The general trend of comprehending observable com-ponents of facial gestures utilizes the FACS, which is also a commonly used psychological approach. This system, as described by Ekman [12], interprets facial information in terms of Action Units, which isolate localized changes in features such as eyes, lips, eyebrows and cheeks.
The actual process is akin to a divide-and-conquer approach, a step-by-step isolation of facial features, and then recombination of the interpretations of the same in order to finally arrive at a conclusion about the emotion depicted.

Visually conveyed information is probably the most important communication mechanism used for centuries, and even today. As mentioned by Mehrabian [8], upto 55% of the communicative message is understood through facial expressions. This understanding has sparked an enormous amount of speculation in the field of facial gestural analysis over the past couple of decades. Many different techniques and approaches have been proposed and implemented in order to simplify the way computers comprehend and interact with their users.
The need for faster and more intuitive Human-Computer Interfaces is ever increasing with many new innovations coming to the forefront. [1]
Azcarate et al. [11] used the concept of Motion Units (MUs) as input to a set of classifiers in their solution to the facial emotion recognition problem. Their concept of MUs is similar to “Action Units” as described by Ek-man. [12]. Chibelushi and Bourel [3] propose the use of GMM (Gaussian Mixture Model) for pre-processing and HMM (Hidden Markov Model) with Neural Networks for AU identification.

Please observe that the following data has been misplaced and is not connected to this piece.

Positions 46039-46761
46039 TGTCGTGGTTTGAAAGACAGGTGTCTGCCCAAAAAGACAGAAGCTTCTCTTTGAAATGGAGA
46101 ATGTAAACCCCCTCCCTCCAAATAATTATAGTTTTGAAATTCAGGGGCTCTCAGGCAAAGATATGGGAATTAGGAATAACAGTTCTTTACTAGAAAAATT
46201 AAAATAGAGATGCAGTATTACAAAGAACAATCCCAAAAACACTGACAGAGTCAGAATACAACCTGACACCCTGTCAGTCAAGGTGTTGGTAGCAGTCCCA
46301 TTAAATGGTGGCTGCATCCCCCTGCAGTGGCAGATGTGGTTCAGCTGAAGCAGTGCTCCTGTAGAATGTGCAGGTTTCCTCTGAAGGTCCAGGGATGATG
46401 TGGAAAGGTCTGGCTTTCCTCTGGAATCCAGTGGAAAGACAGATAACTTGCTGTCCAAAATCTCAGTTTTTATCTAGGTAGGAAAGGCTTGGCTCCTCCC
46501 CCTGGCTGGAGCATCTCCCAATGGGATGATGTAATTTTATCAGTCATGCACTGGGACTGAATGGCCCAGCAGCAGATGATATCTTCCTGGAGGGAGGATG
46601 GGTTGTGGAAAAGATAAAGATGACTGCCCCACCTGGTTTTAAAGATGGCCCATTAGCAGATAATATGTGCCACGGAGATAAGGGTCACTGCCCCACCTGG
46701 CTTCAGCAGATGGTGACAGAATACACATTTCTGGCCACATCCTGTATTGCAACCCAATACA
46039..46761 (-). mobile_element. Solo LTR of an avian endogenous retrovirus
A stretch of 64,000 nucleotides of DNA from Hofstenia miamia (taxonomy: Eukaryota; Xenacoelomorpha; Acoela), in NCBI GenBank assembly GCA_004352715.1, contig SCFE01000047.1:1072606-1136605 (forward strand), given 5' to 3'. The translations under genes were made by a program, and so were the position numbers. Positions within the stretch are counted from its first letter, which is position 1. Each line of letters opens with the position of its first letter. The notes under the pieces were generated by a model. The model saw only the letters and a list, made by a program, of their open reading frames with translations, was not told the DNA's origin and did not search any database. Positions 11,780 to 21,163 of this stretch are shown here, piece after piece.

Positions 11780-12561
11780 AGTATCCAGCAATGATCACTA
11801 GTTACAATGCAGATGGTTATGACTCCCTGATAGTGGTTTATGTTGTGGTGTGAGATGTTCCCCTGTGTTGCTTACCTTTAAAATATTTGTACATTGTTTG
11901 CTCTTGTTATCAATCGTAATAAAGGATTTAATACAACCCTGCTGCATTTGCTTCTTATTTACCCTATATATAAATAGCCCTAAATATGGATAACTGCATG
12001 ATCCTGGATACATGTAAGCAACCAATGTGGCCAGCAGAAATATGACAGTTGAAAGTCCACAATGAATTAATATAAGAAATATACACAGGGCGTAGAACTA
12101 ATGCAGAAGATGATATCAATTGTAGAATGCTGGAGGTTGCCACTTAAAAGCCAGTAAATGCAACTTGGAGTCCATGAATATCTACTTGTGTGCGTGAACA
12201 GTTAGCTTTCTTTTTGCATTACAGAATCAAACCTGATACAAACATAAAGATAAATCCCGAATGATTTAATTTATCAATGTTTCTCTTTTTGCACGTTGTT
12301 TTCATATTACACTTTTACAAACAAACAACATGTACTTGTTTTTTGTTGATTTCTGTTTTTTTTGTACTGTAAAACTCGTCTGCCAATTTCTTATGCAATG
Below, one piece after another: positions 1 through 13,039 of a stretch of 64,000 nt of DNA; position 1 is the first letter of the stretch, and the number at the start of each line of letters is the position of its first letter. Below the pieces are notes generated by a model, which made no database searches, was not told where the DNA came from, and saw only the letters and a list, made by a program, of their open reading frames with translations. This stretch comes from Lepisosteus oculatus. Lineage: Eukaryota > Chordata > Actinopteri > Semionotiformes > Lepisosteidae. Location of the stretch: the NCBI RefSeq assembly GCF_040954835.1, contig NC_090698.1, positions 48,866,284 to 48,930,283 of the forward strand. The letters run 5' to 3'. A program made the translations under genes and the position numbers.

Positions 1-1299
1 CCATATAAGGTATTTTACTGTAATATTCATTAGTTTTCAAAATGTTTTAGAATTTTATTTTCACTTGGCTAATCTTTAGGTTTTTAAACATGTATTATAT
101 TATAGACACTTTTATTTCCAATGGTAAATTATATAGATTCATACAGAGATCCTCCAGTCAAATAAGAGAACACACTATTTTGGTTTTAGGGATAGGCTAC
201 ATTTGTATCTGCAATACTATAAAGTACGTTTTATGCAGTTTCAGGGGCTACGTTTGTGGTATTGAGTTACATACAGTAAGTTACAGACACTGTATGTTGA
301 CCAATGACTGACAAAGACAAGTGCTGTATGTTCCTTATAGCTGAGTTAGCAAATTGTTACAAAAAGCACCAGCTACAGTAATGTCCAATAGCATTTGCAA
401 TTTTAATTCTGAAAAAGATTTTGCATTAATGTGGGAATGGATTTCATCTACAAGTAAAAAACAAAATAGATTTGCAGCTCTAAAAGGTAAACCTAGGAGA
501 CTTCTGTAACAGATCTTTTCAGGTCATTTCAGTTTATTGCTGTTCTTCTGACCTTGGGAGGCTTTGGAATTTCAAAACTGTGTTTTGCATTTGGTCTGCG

Lajevardi and Hussain [15] suggest the idea of dynamically selecting a suitable subset of Gabor filters from the available 20 (called Adaptive Filter Selection), depending on the kind of noise present. Gabor Filters have also been used by Patil et. Al [16]. Lucey et. al [17] have devised a method to detect expressions invariant of registration using Active Appearance Models (AAM). Along with multi-class SVMs, they have used this method to identify expressions that are more generalized and independent of image processing constraints such as pose and illumination. This technique has been used by Borsboom et. al [7] feature extraction, whereas they have used Haar-like features to perform face detection.
Noteworthy is the work of Theo Gevers et. al [21] in this field. Their facial expression recognition approach enhances the AAMs mentioned above, as well as MUs. Tree-augmented Bayesian Networks (TAN), Native Bayes (NB) Classifiers and Stochastic Structure Search (SSS) algorithms are used to effectively classify motion detected in the facial structure dynamically.
Similar to the approach adopted in our system, P. Li et. al have utilized fiducial points to measure feature deviations and OpenCV detectors for face and feature detection. Moreover, their geometric face model orientation is akin to our approach of polar transformations for processing faces rotated within the same plane (i.e. for tilted heads).